Exactly 10 candies, 10 chewing gums, 1 chocolate bar, and 1 piece of chocolate cake. That was what every child in the world between 3 and 12 years old would receive today: Once a week was "sweets day". It had been like this for centuries already, and it would go on for a few more if everything continued to work according to plan.

Of course that wasn't much if you were a child that studied hard 6 days a week in school and had to do some farm work on top of that, but that was the way of this world. Making sure that about 5000 people all had shelter, food and medical care in a closed system with quite limited resources meant hard work for everybody and required to keep everything in a delicate balance.

As I patiently waited together with my band of close friends for my turn to receive the package with the sweets I tried not to think too much about my approaching 13th birthday and how my weekly ration would drop to half then.

It hadn't always been like that. The records told about the happy first decades after world creation when machines still did most of the farming work, so children didn't have to help there at all, and food was plentiful. But it turned out to be impossible to permanently keep up those levels of consumption and technology, and the equilibrium that we could sustain over centuries was much lower. Still, everybody had enough to eat and could count on medical care if needed.

If everything was almost the same week after week, you started to care about the little differences that occurred. The world had cows of two different breeds, Nicolas and Saberhagen. When the buttercream for the choco cake was made from the milk of the Saberhagen cows, which was the case today, it was a bit more delicious for my taste. That's why last week I had given 5 of my candies to my friend Curt in exchange of his piece of cake today.

"Looking forward to my extra cake" I said to him. When I only got a puzzled look from him I groaned, took out my smartphone and activated it by speaking the wake word "CryptoNote!" I showed him the calendar entry for today displayed on the home screen, reading "Cake from Curt". "Don't tell me you forgot" I warned him. "I sent a copy of that entry to your calendar when you agreed to trade last week because you have a strange tendency to forget such things".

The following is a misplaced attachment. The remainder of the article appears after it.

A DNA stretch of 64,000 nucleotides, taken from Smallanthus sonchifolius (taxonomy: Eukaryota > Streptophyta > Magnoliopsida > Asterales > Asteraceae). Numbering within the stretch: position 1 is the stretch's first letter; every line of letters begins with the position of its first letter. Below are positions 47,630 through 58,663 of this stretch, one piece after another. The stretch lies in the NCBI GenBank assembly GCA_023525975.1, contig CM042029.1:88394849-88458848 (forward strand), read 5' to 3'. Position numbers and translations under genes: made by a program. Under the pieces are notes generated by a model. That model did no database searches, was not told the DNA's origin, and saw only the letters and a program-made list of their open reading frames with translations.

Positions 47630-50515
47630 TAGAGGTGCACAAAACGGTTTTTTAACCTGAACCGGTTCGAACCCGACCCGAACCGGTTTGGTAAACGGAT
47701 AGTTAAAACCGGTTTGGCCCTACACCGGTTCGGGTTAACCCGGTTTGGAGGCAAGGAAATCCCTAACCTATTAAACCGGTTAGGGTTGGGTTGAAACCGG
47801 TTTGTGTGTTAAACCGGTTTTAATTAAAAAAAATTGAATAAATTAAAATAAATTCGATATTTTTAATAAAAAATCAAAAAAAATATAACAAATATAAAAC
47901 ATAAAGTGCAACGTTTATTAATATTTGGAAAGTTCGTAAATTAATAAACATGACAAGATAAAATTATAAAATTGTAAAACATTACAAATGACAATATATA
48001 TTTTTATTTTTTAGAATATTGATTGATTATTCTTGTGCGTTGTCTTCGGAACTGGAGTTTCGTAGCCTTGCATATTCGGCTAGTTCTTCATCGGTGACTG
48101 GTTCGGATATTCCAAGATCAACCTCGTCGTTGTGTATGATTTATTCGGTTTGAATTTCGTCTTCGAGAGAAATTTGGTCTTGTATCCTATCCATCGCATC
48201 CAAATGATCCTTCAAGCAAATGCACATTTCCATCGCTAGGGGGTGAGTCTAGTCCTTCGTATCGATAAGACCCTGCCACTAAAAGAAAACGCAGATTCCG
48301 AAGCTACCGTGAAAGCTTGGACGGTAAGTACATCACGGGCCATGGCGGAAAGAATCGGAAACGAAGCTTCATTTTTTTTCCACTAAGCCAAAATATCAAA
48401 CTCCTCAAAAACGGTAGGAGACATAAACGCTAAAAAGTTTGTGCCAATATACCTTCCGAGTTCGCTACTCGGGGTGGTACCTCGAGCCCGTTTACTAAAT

Whenever problems like this one surfaced I thought how much easier things would be if we had some kind of money as a medium of exchange: Curt giving me some "coins" for my 5 candies last week, and with him not being in the mood this week to give up his piece of cake, me just buying an extra one from some other child that needed some money today.

But while RingCT, our world's central AI and de facto government, tolerated some bartering, money was out of question. When challenged it always argued that things were only running so smoothly in this awfully constrained world because resource allocation, down to the level of single pieces of candy, was centralized. RingCT saw no room for people managing resources in addition to that using some kind of official money.

The 2030's and 2040's were rough decades for humanity. More than one time it was on the brink of global war because climate change and population growth gravely impacted the world economy and brought many shifts of power with them.

But in the first years of the 2050's something extraordinary happened: By then the situation had become so bad that people all over the world had really, truly understood that only everybody working together could lead to real improvements, and they became ready to delegate important powers from nation state governments to a true global government: not some mere debating club like the United Nations of earlier days, but something with the authority to overrule anybody and anything at least in environmental matters.

There were other important and remarkable shifts. A long-running trend to steadily erode privacy came to a halt in the 2030's and later even turned itself around. The reason: Bigger and bigger worldwide problems led to a parallel strong rise of extremist groups of all kinds, some of them ready to use outright violence to further their goals. This in turn forced governments to allow citizens some privacy: Without that they simply were too easy a target for those groups.

Take the case of "meat lovers" for illustration. In the middle of the century the world by and large couldn't afford the luxury of mass-producing meat anymore because climate change effects had diminished the total area of arable land by quite some degree, and plant foods became mostly too precious to use for rising animals.